"Once you really start thinking about certain cases, you can see that the black and white positions don't do justice to the multitude of factors involved. There's the interest of scholarship, there's the valid interest of owners, there's national patrimony considerations. There are the good-faith purchasers who don't realize there's a problem. There is the principle of museums being safe repositories where cultures from around the world can be shown next to each other. You can't meet all these objectives with any one course of action. So compromises have to be made."
What will he bring to the Getty? "I'll have to get my feet under the desk before I find out. What I can say, is that I think it is the beginning of a new phase. It is the first time there is a President of the trust [James Cuno] who understands museums and the art world. Which is a huge step forward. The Getty has gone through its wayward adolescence. It has had its problems with the antiquities collection and with particular individuals that didn't fit. (The well-publicised personality clash between Potts' predecessor, Michael Brand and the former President, James Wood.) Teething problems are out of the way. We are working through some of the antiquities that are still under discussion. But the bulk of it is behind us. The Getty is now thinking about its future again – about what the Getty wants to be 20 years from now."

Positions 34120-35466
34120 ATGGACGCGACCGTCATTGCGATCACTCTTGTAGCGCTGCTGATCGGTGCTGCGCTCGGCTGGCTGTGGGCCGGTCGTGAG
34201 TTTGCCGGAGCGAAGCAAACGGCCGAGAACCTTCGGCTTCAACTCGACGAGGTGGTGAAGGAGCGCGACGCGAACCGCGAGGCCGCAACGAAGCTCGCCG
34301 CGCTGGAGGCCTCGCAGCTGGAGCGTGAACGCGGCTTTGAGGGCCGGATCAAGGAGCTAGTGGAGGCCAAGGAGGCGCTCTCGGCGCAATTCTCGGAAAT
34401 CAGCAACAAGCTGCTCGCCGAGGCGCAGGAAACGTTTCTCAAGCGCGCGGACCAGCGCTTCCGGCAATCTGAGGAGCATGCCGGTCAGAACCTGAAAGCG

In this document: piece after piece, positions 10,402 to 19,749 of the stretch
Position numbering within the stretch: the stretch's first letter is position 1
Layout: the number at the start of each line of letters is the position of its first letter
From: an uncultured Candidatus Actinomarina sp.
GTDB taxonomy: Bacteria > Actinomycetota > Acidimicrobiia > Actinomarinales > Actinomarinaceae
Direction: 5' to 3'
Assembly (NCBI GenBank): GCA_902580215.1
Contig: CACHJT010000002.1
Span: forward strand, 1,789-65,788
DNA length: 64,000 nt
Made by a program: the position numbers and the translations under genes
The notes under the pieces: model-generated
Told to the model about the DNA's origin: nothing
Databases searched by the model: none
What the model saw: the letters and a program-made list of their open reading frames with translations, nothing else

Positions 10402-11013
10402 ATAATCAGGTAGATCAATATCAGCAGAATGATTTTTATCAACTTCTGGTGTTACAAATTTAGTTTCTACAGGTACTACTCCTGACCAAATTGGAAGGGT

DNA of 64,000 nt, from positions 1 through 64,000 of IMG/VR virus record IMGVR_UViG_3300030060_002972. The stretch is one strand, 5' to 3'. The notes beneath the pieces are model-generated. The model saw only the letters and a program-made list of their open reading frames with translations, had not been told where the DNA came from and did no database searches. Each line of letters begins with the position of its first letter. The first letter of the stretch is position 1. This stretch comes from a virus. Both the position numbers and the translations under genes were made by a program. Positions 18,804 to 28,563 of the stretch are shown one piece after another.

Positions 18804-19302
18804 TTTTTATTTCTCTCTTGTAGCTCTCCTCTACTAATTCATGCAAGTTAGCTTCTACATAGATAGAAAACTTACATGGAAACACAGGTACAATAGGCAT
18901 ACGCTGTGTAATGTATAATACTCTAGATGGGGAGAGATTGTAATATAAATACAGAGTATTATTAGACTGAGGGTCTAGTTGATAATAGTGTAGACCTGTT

One cloud on the horizon is that the week before our meeting, 18 Chinese jades (valued at between £10m and £40m) were stolen from the Fitzwilliam. It must have been an awful shock. Potts looks very downcast. "It was horrible to have the collection violated in that way." But he bats away any questions I have about news or the police investigation. "We don't know," he says to every question, although he does agree that there has been a spate of thefts of Chinese material. "I've never had a situation like this."
By the time I return to London, it is on the news that two men have been arrested earlier in the day in connection with the thefts. Had the police not told him? Or is he just a phenomenally smooth operator?
Lucinda Bredin is Editor of Bonhams Magazine.
The Search for Immortality: Tomb Treasures of Han China is at the Fitzwilliam Museum, Cambridge, until 11 November.